Fragmentary Medallion of Emperor in a Chariot
This piece is part of a small gold treasure said to have been found in Latakia, Syria. It includes two other pieces, one more complete mate to this piece, and the other a belt buckle.
There was a fashion in fifth- and sixth-century Rome for bracelets of this kind, comprised of a semicircular band completed by a geometric shape, usually a circle, attached to the band by a clasp on one side and a hinge on the other. The bands were decorated with opus interasile (openwork cuts), enamel, or, as in this case, with repoussé vine scrolls. This damaged circular closure in repoussé, depicts an emperor, facing frontally, celebrating a triumph in a chariot drawn by six horses. In his left hand he holds a globe, representing the cosmos, which is topped by a nike (winged victory). There are two other nikes at either side, leading the horses. At the bottom, there are palm fronds and a measuring basket, both symbols of victory. The imagery, combined with the circular format, makes the clasp into a sort of pseudo-medallion.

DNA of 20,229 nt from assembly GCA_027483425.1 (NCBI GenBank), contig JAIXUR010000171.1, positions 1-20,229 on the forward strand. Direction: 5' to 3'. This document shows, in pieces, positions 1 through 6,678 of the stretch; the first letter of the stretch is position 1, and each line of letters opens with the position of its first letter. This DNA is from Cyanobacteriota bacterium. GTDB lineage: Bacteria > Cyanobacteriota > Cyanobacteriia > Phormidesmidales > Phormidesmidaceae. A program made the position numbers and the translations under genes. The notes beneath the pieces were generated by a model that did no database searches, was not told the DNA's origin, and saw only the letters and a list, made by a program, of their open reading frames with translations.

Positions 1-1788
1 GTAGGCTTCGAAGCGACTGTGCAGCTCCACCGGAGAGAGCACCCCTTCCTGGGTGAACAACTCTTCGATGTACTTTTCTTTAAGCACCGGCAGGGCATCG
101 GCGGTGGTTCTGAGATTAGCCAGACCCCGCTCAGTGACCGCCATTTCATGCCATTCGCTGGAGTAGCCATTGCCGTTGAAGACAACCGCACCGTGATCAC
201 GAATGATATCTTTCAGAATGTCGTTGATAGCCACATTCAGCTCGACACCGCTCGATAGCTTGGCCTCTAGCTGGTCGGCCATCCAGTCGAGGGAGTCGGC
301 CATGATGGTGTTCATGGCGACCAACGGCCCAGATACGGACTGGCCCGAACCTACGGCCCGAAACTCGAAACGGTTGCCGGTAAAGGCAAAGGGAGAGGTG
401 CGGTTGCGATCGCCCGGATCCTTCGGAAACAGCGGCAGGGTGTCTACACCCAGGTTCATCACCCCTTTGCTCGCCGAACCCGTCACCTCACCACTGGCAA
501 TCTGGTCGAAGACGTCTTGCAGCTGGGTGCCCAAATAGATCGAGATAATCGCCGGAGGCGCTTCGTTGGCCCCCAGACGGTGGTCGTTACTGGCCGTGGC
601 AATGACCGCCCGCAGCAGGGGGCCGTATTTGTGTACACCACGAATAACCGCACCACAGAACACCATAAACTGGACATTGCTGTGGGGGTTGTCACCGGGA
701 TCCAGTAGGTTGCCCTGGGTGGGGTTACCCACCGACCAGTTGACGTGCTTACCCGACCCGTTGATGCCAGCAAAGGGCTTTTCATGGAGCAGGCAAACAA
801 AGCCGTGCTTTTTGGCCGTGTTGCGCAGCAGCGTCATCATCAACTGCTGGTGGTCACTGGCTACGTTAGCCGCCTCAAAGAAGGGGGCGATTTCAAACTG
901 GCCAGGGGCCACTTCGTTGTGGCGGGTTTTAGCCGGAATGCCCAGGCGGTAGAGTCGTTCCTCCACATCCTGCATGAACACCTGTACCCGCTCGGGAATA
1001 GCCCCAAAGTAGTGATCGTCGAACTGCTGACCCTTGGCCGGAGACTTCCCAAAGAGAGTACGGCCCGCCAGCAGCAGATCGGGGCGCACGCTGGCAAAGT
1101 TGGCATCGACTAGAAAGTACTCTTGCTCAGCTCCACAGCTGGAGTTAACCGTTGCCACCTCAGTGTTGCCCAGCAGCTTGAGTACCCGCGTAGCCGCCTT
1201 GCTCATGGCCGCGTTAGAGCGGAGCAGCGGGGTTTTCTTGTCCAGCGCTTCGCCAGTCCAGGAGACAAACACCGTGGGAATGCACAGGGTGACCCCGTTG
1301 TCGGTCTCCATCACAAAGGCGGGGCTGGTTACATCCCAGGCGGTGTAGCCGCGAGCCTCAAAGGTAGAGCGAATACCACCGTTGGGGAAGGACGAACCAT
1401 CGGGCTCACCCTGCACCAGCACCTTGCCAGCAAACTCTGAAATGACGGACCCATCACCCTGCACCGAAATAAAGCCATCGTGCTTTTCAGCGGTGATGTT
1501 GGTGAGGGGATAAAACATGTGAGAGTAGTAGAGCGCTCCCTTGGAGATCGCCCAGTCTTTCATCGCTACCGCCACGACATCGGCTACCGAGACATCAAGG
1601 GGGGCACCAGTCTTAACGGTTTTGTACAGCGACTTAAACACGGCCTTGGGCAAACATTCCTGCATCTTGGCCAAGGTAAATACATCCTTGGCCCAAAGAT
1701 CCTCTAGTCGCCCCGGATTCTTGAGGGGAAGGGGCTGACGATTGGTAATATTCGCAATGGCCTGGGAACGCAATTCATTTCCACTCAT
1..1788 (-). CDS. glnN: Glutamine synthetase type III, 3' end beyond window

The setting of real coins in jewelry was a widespread practice in ancient times. Such pieces advertised the wealth of the wearer and at the same time suggested loyalty to the imperial figures portrayed on the coins.